By the time our country got around to guaranteeing voting rights for blacks, Jeremiah Wright had served his country in the Marine Corps for three years, and in the Navy for two more.
One more date, both because it is itself outrageous and because it is something to bear in mind if you should happen to wonder why someone like Rev. Wright might believe that our government caused HIV: when the Tuskegee Study ended in 1972, Rev. Wright was thirty one years old.
I imagine many of you know about the Tuskegee Study, but if you don't: it was a government study designed to see what happened to black men with syphilis when they were not treated. The men enlisted in the study were poor, and often illiterate, sharecroppers in Alabama. There were ethical problems with the study from the start, but the really appalling part came when penicillin became available in the mid-1940s (before then, there were no really good treatments for syphilis.) Once an effective treatment for syphilis became available, the moral thing to do would have been to halt the study and provide penicillin to everyone in it.
This wouldn't have been much of a loss to science: the study was badly designed, and pretty pointless once a treatment had appeared. There had also been a similar study on whites, carried out when no treatments were available, and there was no good reason to think blacks differed significantly from whites in this respect. More to the point, letting syphilis go untreated once a treatment was available is just plain wrong, and even if there had been more benefit to science than there was, that wouldn't have made it OK.
But our government didn't just not treat the men's syphilis. They actually prevented the men in the study from getting treatment on their own. Government researchers let these men sicken and die for twenty five years after an inexpensive and very effective treatment became available. They also let these men's wives become infected, and their children be born with congenital syphilis.
Results from this study were being published throughout this period. It was not a big secret. And, as I said, it was only ended, after public outcry, in 1972. That was forty years after it started, and twenty five years after penicillin became available -- twenty five years during which our government kept a group of its citizens from getting treatment for a fatal, horrific, and contagious disease so that it could watch them die.
Medical researchers often have a harder time winning the trust of African Americans than of most other groups of American citizens. None of the ones I've talked to doubts for a moment that the history of research on African Americans has a lot to do with this.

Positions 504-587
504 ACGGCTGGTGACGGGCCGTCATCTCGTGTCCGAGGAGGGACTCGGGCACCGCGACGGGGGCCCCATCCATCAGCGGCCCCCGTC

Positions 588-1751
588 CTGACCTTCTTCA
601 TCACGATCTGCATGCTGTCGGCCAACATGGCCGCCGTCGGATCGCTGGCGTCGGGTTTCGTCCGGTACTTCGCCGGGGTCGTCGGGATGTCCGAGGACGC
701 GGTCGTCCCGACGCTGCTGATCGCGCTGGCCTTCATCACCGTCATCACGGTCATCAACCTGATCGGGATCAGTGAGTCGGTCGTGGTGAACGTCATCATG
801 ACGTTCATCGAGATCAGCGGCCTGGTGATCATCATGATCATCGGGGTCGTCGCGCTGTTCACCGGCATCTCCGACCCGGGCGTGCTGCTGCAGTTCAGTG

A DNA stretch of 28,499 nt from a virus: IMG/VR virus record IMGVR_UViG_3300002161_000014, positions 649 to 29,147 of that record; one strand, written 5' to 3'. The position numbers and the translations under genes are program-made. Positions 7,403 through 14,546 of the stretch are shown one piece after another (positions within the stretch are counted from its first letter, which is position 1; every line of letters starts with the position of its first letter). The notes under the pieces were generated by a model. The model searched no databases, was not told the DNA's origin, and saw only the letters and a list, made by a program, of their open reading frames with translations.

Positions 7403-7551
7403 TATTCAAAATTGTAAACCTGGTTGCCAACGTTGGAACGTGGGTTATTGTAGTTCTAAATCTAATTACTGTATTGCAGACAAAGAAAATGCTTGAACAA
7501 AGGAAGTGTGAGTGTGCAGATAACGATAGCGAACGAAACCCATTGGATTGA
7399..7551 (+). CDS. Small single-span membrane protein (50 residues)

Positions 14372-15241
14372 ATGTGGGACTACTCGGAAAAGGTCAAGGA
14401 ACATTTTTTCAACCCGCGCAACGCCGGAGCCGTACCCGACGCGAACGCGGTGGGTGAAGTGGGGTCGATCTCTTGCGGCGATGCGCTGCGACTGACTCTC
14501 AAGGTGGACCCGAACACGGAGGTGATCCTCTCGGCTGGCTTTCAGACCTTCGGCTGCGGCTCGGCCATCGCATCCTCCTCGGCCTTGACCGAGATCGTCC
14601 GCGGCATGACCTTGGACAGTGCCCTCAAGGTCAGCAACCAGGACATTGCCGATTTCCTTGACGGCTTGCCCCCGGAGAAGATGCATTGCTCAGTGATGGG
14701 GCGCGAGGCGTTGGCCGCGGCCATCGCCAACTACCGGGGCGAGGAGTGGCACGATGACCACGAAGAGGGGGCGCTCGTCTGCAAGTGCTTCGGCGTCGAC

I'm not saying any of this to defend (or to attack) Rev. Wright. I said what I thought about his remarks here; if anyone wants to talk about what I attack and what I defend, that's the place to go.
I'm saying this because, as I said, a lot of this is more recent than some commenters I've read seem to imagine. For that reason, I thought that one of the many insightful parts of Obama's speech last Tuesday was this:
"The profound mistake of Reverend Wright's sermons is not that he spoke about racism in our society. It's that he spoke as if our society was static; as if no progress has been made; as if this country - a country that has made it possible for one of his own members to run for the highest office in the land and build a coalition of white and black; Latino and Asian, rich and poor, young and old -- is still irrevocably bound to a tragic past"
I think that's exactly right. Rev. Wright's views seem to me accurate about America at a point in the past that is more recent than it seems. The problem is that they are static: times have changed, and it's not clear that Rev. Wright's views have always changed with them.
That makes it all the more ironic that some critics of Obama's speech (note: some, not all) suffer from exactly the same flaw: having decided a while back what liberals are like, they don't attend to the evidence of their senses and adjust their views accordingly; they fit us all into a preexisting template, however much they have to strain to do it. What leads someone to hear Obama's speech and say "today, he has embraced the politics of grievance," or "Blame whitey, and raise high the red flag of socialism," is not that dissimilar from the one that led Jeremiah Wright to say, in 2006, that "No black man will ever be considered for president, no matter how hard you run Jesse."
Note: this 9-10 minute Youtube clip of part of the 9/11 sermon, including the bits that have been shown over and over, is worth listening to.